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Arthur Andersen says bankruptcy not an option for beleaguered accounting firm

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CHICAGO (AP) _ The future is up in the air for the accounting firm indicted for shredding Enron-related documents, but Arthur Andersen says one option is off the table: bankruptcy.

In a conference call with reporters, company spokesman Charlie Leonard said Thursday that ``there is no plan for bankruptcy.'' But many experts say Andersen may be making a mistake by ruling out a Chapter 11 filing, which could help the company find a buyer to salvage its operations.

``Going into Chapter 11 is in everybody's interest except competitors','' said Ashish Nanda, an associate professor at Harvard Business School. ``It might stop the vicious cycle of clients walking away and of that leading to professionals and partners walking away.''

While insisting that a bankruptcy filing was not in the works, Leonard acknowledged that the company is likely to be hurt by Thursday's indictment on obstruction of justice charges.

``We're looking at a significant hit to the business,'' he said.

Regardless of whether a Chapter 11 filing would ultimately benefit Andersen, those who track the industry say such a move would almost certainly signal the end of the firm's 89 years as an independent company.

``A bankruptcy would be a business strategy to save and protect as many jobs and assets as possible. But it means Andersen itself is done,'' said Arthur Bowman, editor of the industry publication Bowman's Accounting Report.

The criminal indictment by a federal grand jury may already effectively spell the company's demise, Bowman and other observers said.

``I don't see an independent Arthur Andersen in the future, no matter what they do,'' said Michael Perino, a securities law expert at St. John's University School of Law in New York. ``If they do file a bankruptcy action, the only likely outcome is that the remaining pieces get bought up by somebody.''

In an effort to restore its tarnished reputation, Andersen recruited former Federal Reserve chairman Paul Volcker in February to lead an oversight board that would make sweeping reforms at the firm.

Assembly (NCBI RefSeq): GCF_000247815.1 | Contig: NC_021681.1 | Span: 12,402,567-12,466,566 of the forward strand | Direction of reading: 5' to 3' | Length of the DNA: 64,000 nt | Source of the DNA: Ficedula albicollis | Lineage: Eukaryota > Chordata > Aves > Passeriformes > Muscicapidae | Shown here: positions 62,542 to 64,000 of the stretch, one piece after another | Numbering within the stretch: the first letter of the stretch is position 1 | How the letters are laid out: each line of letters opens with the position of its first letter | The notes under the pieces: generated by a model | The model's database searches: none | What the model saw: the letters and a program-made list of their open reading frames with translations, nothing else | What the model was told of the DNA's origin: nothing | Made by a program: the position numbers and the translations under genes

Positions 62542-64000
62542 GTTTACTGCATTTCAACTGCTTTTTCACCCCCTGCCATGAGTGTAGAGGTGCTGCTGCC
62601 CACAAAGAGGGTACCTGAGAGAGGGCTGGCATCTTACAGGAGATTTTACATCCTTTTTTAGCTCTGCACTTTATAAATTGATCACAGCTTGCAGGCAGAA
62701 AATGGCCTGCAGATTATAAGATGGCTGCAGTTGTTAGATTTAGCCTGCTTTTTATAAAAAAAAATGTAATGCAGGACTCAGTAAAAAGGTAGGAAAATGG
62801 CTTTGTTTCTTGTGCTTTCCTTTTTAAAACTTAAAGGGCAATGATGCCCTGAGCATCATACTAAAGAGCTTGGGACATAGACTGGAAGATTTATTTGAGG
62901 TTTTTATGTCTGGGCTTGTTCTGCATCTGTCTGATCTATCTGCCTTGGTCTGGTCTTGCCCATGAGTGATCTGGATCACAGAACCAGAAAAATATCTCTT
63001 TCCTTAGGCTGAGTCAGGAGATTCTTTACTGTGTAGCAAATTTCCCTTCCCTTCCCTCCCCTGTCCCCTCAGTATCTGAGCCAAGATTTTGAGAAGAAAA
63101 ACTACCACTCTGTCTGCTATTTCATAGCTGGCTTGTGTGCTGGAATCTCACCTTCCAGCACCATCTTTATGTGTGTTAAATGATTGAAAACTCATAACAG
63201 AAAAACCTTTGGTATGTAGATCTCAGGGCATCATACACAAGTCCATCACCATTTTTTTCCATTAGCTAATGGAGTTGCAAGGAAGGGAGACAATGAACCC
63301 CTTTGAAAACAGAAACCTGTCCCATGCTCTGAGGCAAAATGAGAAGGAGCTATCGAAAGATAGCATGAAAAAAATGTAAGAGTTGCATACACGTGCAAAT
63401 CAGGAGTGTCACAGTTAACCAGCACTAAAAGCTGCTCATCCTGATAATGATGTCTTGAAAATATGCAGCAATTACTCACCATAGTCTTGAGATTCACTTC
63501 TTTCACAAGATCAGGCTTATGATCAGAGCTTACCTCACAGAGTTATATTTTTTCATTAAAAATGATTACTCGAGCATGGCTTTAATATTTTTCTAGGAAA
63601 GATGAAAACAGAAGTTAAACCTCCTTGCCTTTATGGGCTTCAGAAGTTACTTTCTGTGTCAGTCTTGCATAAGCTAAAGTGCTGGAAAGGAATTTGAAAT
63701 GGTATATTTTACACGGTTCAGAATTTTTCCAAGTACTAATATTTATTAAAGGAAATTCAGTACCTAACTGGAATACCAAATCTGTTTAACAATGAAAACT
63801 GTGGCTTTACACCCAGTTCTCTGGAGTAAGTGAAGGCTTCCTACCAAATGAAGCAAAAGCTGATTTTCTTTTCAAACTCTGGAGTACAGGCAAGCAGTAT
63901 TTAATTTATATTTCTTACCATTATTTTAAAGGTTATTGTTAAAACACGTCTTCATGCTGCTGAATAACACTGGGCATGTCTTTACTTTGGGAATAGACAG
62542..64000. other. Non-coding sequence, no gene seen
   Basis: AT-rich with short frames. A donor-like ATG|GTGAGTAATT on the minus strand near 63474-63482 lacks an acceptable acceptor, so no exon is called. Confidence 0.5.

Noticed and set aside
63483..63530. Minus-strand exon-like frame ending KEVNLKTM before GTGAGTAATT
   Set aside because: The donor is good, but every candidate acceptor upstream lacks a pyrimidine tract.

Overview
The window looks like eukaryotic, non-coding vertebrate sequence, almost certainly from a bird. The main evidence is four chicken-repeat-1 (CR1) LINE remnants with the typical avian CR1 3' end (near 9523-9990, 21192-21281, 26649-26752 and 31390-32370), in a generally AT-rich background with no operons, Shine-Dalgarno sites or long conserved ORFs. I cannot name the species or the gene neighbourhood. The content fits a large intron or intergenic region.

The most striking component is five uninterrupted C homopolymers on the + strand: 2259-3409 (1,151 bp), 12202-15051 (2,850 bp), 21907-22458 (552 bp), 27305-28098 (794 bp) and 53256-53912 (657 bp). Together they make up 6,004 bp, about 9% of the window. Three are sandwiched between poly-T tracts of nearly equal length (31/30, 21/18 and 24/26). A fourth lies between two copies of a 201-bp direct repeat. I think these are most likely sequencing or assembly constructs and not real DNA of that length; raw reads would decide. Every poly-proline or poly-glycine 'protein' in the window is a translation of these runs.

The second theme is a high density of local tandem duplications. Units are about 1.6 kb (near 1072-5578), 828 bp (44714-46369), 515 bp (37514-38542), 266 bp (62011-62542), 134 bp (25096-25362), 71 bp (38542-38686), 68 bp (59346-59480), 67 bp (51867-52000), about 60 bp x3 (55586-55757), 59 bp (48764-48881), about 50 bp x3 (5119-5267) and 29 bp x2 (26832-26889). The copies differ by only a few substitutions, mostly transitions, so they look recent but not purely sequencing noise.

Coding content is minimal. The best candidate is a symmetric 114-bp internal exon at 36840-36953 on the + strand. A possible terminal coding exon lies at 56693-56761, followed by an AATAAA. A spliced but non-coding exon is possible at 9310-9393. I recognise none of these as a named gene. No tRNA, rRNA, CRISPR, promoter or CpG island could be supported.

Volcker's board released its first set of recommendations on Monday, including plans to split Andersen into separate accounting and auditing units. But the fate of the reform process is uncertain now that Andersen has been indicted.

Volcker, in an interview minutes before the Andersen indictment was announced, said that on Wednesday he had told a panel of experts he had assembled that the outlook for Andersen was ``rather dim.''

The panel decided that it would stay together even if Andersen went under, to promote reforms in the accounting industry, Volcker said.

Numerous Fortune 500 clients have fired Andersen as their auditor in the past two weeks, including Delta Air Lines, FedEx Corp., Merck & Co. and SunTrust Banks.

Some of the remaining clients who are worried about Andersen collapsing may stay on if the company gets federal bankruptcy protection, Nanda said, because of the difficulties large corporations face when they switch auditors.

A Chapter 11 filing would enable the Chicago-based company to convert the more than three dozen lawsuits filed against it into bankruptcy claims. Its previously rejected offer of as much as $750 million to settle all claims might get new consideration, since claimants would otherwise have to wait in line in bankruptcy court behind banks and other secured lenders.

But Andersen filing for bankruptcy, and being bought by a rival firm, might lead to a new set of problems. Turning the Big Five into the Final Four would lessen competition in the auditing market, which Perino said would lead to higher auditing fees.

The only comparable precedent to Andersen's situation is when Laventhol & Horwath _ then the nation's seventh-largest accounting firm _ filed for bankruptcy in 1990 and collapsed under malpractice lawsuits. Andersen, formerly the world's biggest accountant, has fallen to No. 5.

Jonathan Hamilton, editor of Public Accounting Report, an industry publication, blames Andersen's collapse on a slew of mishandled audits of companies like Sunbeam, Waste Management, Baptist Fund and Global Crossing.

``It's kind of like the boxer _ is it the one final punch that puts them out or the 500 over six rounds?'' Hamilton said.
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